## Description

ECE-203 Programming for Engineers

Homework Week 3

(50 Points) The last digit of a credit card number is the check digit, which protects against

transcription errors such as an error in a single digit or the transposition of two adjacent digits. The

following method is used to verify actual credit card numbers but (for simplicity) we will describe

it for a number with 8 digits instead of 16.

• Starting form the rightmost digit, form the sum of every other digit.

– Example: if the card number is 4358 9795, then you form the sum: 5 + 7 + 8 + 3 = 23

• Double each of the digits that were not included in the previous step. Add all the digits of

the resulting numbers.

– Example: for the card number 4358 9795, the not included digits were [9, 9, 5, 4]. Doubling these leads to [18, 18, 10, 8]. Summing the digits results in:

1 + 8 + 1 + 8 + 1 + 0 + 8 = 27

• Add the sums from the previous two steps. If the last digit of the sum is zero, then the credit

card number is valid.

– Example: for the number 4358 9795, this step gives 23 + 27 = 50. The last digit of 0

means the number is valid.

Write a program that accepts a number from the user via a prompt and perform the above algorithm

to check if the number is valid or not. If the number is valid, print a message to the screen informing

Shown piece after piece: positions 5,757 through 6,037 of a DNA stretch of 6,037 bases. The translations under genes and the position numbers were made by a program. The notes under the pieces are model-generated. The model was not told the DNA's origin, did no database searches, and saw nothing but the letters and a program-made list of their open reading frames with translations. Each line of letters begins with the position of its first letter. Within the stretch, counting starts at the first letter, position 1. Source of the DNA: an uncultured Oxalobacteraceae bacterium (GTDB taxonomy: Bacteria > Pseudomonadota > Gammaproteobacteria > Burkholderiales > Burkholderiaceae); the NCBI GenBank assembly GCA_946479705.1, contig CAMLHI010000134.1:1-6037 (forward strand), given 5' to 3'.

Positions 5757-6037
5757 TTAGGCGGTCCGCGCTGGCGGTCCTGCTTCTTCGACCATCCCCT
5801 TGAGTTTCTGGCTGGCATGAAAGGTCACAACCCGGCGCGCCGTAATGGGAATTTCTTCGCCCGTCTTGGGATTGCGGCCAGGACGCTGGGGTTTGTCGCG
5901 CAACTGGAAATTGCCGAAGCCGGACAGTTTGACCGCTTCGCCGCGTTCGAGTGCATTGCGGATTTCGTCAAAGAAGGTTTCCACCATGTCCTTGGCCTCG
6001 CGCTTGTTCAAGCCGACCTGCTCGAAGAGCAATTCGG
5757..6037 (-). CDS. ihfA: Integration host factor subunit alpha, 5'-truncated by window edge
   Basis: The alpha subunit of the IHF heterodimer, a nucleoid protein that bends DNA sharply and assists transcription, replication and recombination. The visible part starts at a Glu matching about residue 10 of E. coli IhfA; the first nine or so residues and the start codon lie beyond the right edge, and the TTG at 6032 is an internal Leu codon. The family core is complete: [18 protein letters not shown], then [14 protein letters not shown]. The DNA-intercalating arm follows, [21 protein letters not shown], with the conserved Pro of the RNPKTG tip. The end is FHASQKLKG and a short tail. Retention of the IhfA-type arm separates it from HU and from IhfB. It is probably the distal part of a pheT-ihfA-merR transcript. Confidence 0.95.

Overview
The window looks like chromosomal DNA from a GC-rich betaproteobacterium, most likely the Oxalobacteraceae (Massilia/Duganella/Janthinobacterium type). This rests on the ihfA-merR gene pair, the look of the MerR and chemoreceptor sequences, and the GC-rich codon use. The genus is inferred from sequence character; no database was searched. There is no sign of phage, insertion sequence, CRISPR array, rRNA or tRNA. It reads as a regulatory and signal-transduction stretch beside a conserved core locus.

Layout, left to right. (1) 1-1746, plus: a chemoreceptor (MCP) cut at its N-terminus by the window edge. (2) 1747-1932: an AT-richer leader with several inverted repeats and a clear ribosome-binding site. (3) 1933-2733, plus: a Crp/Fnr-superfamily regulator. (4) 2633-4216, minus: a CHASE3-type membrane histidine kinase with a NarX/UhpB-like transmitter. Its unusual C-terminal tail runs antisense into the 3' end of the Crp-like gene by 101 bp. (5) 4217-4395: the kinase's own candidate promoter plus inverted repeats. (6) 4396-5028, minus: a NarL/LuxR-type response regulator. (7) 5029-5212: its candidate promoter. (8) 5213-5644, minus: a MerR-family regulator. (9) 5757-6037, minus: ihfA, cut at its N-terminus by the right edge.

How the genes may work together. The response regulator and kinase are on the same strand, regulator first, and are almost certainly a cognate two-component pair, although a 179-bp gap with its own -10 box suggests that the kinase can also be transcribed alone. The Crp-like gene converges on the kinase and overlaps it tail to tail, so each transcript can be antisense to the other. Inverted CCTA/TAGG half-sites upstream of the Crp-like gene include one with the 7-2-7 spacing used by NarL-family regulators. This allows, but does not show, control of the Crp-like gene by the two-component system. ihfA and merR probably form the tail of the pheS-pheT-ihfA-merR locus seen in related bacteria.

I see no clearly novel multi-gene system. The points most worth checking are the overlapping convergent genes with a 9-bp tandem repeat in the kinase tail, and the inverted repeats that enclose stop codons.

the user. Your program should be capable of performing the algorithm on a number consisting of

any number of digits.

(Hint: When isolating individual digits, it is useful work on the number as a string, which is just

a sequence of characters. When performing arithmetic, you will need to convert characters into

integers. Remember, the function int() is used to convert floats or strings containing number

characters into integers. Likewise, the function str() is used to convert ints or floats into a string

of number characters.)

The output of your program should display the credit card number entered and its validity status.

For example:

43589795 is a VALID credit card number.

Test your program with the following numbers (spaced provided simply to make reading easier, your

program does not need to handle spaces.):

4358 9795

5979 8534 3339 4390

4561 3256 2991 3234

2349 1291 2347

3219 3231 3999

4092 6117 5811 4081

7591 7413 3009 6174 6711 9469 0997 4528

3432 1112 3223 0921

(Hint: Using just what has been covered so far in lecture, this can be accomplished in as little as 14

lines of code.)

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Name your program ccverify.py and save its output as ccverify.txt. The output should show

your interaction with the program testing the 8 provided test numbers. The easiest way to save this

output is to simply highlight, copy, and paste into a plaintext file.

Submitting Your Assignment

Create a zip file with the following structure:

.HW3 abc123.zip

.ccverify.py

.ccverify.txt

name your zip file using your Drexel user id. For example: HW3 abc123.zip. Upload your zip file

to learn.drexel.edu using the assignment submission link found on the course website.

Points will be deducted for improperly packaged submissions.

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